3 min read
There are numerous approaches you can take when investing in the stock market. While some shareholders prefer to cash out when prices rise, other investors are more interested in gaining control of a corporation. A scenario that satisfies both parties is a tender offer. So, what is a tender offer, and does it really offer the best of both worlds?
Tender offer definition
A tender offer is a bid or proposal made to company shareholders. An investor, or group of investors, offers to buy all the shareholders’ stock under specific conditions. The tender offer is usually above market value for the publicly held company, giving shareholders a chance to cash out with premium returns within a limited time frame. The shareholders must agree to sell a specified minimum amount of their shares at the agreed-upon price, or the tender offer is rescinded.
This type of proposition is often used during acquisitions, giving a business the chance to buy out most of the other business’s stock. By purchasing a minimum of 50% of the company’s shares, the purchaser can take control.
The tender offer definition above refers to publicly traded companies, but this practice can also apply to privately held companies. In this second type of tender offer, the company backs the shares, allowing sellers to tender the shares back to the company or a third-party investor. This gives a structured opportunity for sellers to tap into their equity without waiting for an acquisition.
The names for these different types of tender offers are:
Issuer tender offers: The company purchases shares back from its shareholders.
Third-party tender offers: A separate investor or business purchases the shares at a specified price and time.
How do tender offers work?
To set the tender offer process in motion, a buyer first approaches the shareholders with a conditional offer. They ask for a minimum number of shares at a set price. If this minimum can’t be met, then the offer is pulled. It’s common to offer a price above market value to appeal to shareholders and entice them to sell.
If the sellers agree to the offer price, they prepare the transaction documents and any necessary disclosures.
There are some tender offer rules to be aware of. The US Securities and Exchange Commission (SEC) regulates tender offers. One of the rules is that offers must remain open for a minimum of 20 business days, giving sellers ample time to research their options and look over the transaction documents.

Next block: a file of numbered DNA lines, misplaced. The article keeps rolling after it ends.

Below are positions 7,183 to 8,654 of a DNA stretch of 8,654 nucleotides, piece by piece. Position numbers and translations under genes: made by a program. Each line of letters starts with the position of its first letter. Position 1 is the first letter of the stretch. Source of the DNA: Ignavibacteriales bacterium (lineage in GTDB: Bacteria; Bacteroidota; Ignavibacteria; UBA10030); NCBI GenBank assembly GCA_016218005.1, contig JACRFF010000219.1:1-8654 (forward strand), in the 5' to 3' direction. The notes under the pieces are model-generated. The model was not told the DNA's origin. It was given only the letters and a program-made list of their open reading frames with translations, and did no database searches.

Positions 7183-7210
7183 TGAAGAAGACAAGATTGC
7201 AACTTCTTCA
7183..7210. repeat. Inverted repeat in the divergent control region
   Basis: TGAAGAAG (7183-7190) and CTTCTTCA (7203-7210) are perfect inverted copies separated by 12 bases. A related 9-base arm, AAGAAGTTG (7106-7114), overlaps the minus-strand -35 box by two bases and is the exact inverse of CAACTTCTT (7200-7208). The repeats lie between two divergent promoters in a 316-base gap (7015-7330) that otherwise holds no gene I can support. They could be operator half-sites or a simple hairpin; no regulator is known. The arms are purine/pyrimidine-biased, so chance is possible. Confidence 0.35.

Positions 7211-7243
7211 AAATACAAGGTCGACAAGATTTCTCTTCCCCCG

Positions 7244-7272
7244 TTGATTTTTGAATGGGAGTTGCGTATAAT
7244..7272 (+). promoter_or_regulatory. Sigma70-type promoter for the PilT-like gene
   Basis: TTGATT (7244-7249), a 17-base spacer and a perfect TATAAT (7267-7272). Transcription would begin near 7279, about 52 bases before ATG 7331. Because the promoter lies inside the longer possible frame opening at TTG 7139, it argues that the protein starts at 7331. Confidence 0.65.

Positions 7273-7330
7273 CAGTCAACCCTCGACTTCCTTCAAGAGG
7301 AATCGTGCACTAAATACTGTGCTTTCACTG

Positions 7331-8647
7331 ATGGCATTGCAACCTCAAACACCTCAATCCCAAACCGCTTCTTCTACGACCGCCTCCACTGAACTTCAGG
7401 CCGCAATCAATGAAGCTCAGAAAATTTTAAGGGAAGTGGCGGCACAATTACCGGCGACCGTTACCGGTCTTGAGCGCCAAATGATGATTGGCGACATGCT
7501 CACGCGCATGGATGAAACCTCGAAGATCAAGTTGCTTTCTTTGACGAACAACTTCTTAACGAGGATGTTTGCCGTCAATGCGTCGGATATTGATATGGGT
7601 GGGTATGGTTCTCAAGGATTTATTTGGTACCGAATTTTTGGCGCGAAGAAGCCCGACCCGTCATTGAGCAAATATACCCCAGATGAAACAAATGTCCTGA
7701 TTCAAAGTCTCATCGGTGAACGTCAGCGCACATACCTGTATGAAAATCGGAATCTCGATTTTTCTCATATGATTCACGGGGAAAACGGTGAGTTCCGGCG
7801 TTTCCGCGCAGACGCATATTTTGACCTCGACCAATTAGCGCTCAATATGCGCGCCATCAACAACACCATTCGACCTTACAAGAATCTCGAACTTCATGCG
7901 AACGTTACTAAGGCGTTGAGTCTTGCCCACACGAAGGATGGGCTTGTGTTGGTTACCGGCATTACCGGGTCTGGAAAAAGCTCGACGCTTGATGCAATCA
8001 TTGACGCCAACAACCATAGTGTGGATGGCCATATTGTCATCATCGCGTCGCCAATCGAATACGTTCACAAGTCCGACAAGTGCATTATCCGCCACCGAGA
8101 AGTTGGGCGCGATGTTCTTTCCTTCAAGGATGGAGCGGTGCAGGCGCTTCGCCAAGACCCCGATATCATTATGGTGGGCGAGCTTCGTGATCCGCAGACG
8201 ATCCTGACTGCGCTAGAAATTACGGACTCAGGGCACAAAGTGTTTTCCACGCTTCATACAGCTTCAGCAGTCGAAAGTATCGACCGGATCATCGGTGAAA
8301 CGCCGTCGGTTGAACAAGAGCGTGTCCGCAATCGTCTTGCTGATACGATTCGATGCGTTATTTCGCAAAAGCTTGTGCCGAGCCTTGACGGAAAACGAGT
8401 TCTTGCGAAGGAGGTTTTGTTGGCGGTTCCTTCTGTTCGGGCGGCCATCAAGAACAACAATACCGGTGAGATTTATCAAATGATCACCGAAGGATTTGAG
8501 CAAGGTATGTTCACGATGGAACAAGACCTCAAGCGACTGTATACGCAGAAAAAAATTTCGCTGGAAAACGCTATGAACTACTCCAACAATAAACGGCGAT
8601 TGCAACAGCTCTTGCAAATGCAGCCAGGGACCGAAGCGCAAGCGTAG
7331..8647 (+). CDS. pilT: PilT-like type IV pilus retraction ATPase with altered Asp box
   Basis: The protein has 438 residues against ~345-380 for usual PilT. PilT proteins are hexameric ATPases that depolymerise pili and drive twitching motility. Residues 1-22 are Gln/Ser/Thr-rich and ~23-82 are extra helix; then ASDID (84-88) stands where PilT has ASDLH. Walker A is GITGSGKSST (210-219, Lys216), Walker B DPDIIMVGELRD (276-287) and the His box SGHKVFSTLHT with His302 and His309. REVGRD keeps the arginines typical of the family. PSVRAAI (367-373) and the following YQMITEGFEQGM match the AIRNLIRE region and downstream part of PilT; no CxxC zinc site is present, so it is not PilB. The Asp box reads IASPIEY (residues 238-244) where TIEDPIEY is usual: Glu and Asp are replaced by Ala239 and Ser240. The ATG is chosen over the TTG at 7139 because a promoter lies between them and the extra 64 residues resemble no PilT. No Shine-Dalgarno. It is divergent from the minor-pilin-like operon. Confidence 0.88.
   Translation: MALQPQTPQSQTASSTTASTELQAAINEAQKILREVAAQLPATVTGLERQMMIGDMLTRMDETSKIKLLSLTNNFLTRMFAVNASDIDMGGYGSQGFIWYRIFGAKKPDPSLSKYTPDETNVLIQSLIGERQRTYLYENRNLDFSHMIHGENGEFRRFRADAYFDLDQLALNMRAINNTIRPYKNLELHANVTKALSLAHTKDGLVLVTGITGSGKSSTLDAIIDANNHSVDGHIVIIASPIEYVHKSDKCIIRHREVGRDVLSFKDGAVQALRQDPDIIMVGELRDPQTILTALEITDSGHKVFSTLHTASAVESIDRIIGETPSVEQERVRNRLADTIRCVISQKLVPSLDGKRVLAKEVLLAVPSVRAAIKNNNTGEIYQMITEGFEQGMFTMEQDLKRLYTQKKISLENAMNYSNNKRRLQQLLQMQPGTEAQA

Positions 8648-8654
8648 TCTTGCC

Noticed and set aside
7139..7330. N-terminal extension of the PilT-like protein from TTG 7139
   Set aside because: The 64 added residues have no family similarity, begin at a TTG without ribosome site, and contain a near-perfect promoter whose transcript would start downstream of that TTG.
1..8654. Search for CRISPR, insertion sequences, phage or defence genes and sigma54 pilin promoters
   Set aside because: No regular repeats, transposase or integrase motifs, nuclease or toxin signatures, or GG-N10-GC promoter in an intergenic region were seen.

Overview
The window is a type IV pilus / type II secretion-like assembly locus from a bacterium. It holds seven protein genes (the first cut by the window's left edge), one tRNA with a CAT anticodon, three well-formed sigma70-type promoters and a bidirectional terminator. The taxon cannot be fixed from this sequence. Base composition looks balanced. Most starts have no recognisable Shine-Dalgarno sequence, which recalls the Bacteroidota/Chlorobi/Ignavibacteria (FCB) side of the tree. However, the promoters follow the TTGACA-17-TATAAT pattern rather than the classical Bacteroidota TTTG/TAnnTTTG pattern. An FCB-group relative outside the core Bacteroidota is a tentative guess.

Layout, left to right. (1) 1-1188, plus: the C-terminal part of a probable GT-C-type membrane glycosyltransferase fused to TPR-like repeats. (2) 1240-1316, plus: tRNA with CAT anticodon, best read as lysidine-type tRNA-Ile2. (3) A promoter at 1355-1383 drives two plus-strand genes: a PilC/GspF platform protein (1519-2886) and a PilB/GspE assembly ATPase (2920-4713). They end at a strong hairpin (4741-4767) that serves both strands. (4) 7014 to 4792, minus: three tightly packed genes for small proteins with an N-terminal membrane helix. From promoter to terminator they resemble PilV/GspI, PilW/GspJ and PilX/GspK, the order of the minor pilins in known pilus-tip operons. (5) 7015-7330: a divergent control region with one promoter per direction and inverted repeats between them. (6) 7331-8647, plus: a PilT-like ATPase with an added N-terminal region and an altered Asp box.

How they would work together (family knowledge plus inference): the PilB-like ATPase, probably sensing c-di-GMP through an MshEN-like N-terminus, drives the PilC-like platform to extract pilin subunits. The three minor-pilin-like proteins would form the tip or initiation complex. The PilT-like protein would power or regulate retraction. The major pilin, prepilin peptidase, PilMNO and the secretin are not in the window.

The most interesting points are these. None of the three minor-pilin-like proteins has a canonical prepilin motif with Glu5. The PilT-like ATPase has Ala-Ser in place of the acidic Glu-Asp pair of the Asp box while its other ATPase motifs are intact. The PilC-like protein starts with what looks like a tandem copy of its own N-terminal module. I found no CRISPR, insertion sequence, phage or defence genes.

Additional tender offer rules may vary by company, but typically include things like a limit to the number of shares that can be sold. Some companies also require shareholders to hold the stock for a minimum of six months before selling.
Should you sell tender shares?
If your company or a third-party investor approaches you about purchasing tender shares, should you take them up on the offer? It depends. There are certain benefits for shareholders, including the potential for selling shares above their market value. Selling also increases your liquidity by giving you access to cash which could be reinvested.
Yet at the same time, not all tender offers will be beneficial for the seller. If the company is on a steady growth trajectory, it’s possible that the shares will increase in value later. You might miss out on this growth even by selling at an offer over today’s market value.
Before agreeing to any transaction, you should first attend any information sessions and carefully read over the transaction documents. Find out if you qualify under the company rules, and whether selling makes sense considering your personal investment position.
Should you purchase tender shares?
From an investor’s perspective, there are also pros and cons to tender offers. For example, you’re not obligated to buy the shares until the minimum number is met, which helps prevent you from losing out on a large amount of upfront cash. You can also gain control of your target company swiftly with this type of practice, making acquisitions easier.
Yet on the other hand, it’s important to be aware of all SEC regulations, filing fees, and market fluctuations. Try to avoid offering a price that’s too far above the market rate for shares, or you could end up losing money in the process of your acquisition. As with any investment activity, tender offers require both risk and research.
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